Medical Professional Publications

Innovation and Discovery

(From the September 2017 Issue of  MedStat)                     

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Bakaletz Lab Biofilm Work Published in Proceedings of the National Academy of Sciences

The laboratory of Lauren Bakaletz, PhD, director, Center for Microbial Pathogenesis and vice president of basic sciences, The Research Institute at Nationwide Children’s, studied the biofilm construction capabilities of nontypeable Haemophilus influenzae (NTHI), a bacterium responsible for sinusitis, pneumonia, exacerbations of cystic fibrosis and COPD, bronchitis and ear infections. Biofilms are large 3D communities of bacteria that adhere to body surfaces and protect bacteria from environmental stressors such as antibiotics and antibodies. The lab found that when H. influenzae builds its biofilms, it does so via an active and regulated means while remaining intact, unlike other bacteria which self-sacrifice in order to contribute to the biofilm. Other types of bacteria either explode, sending their DNA into the biofilm, or shuttle their DNA out into the environment through a syringe-like appendage produced by the bacterium, all to benefit the potency of the biofilm.

“We’re very excited that our work with biofilms has been accepted for publication by the Proceedings of the National Academy of Sciences,” says Dr. Bakaletz. “Our lab hopes to use what we’ve learned about H. influenzae biofilms to identify vaccine targets as well as improve existing methods of therapeutic treatment for the diseases of the respiratory tract caused by this prevalent pathogen.”

Read the News Room article. 

Meaningful Improvement of Child Health Requires Core Quality and Outcomes Measures

The seemingly infinite indicators large pediatric systems use to measure children’s health often fall short in determining patient outcomes and quality of care. In an editorial published in JAMA Pediatrics, Kelly Kelleher, MD, director of the Center for Innovation in Pediatric Practice at Nationwide Children’s Hospital, and co-author William Gardner from the Children’s Hospital of Eastern Ontario, calls for a national effort to develop a core set of quality and outcome measures for children.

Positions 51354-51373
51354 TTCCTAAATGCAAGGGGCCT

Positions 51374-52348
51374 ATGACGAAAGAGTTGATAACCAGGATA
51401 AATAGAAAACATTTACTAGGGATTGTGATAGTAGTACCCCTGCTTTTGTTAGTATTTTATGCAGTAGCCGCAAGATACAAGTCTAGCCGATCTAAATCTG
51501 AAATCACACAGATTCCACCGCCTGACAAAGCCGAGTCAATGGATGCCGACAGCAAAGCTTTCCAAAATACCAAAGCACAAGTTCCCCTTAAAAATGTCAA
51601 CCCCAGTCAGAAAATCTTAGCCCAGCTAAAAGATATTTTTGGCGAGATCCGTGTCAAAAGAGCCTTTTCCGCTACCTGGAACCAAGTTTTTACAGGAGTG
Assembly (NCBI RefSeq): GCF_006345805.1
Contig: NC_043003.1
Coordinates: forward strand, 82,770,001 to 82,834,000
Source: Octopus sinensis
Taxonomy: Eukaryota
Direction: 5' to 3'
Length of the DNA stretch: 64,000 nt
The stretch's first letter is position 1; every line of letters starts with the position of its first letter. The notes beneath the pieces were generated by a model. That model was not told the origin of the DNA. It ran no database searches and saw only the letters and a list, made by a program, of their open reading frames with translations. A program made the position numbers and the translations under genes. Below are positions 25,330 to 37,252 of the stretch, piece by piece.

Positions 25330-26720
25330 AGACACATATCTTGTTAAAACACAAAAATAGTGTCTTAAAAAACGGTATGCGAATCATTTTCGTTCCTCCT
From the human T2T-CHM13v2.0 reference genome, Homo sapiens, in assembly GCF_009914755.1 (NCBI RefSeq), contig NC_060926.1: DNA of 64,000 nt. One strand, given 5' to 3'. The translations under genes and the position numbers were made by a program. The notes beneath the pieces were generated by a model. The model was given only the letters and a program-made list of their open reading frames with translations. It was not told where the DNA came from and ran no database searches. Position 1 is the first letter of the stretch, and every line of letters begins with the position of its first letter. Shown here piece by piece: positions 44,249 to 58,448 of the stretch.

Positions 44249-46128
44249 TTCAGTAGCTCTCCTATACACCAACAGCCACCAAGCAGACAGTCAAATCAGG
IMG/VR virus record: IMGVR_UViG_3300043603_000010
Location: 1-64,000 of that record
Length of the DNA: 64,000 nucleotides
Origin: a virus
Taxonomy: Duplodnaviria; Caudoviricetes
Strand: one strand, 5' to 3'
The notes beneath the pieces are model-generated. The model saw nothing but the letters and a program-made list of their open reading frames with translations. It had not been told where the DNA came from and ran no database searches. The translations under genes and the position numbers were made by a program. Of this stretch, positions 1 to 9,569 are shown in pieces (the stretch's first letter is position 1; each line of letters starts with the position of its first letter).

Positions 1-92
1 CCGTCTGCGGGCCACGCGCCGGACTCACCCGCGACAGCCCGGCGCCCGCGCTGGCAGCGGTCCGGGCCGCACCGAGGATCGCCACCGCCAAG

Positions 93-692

“The specific health needs of children can change rapidly as they pass through the developmental stages,” notes Dr. Kelleher. “To respond to that, an exclusively pediatric measure set must be used. But the measure set must also be sensitive to development without excessively expanding the number of measures and making use of the set not feasible.”

Read the Pediatrics Nationwide article.

Poison Control Centers Received 275,000 Calls for Dietary Supplement Exposures from 2000 through 2012

U.S. Poison Control Centers receive a call every 24 minutes, on average, regarding dietary supplement exposures, according to a new study from the Center for Injury Research and Policy and the Central Ohio Poison Center. The study, published online in the Journal of Medical Toxicology, found the rate of calls regarding dietary supplement exposures increased (46.1 percent) during 2000 to 2002, decreased (8.8 percent) during 2002 to 2005 and increased again (49.3 percent) from 2005 to 2012. Seventy percent of dietary supplement exposure calls occurred among children younger than six years old and the majority of these were unintentional. Most exposures (97.3 percent) occurred at home, and in more than 97 percent of the cases, the child swallowed the substance. Serious medical outcomes accounted for 4.5 percent of exposures and the most serious outcomes (95 percent) occurred among children six years and older.

Read the News Room article.

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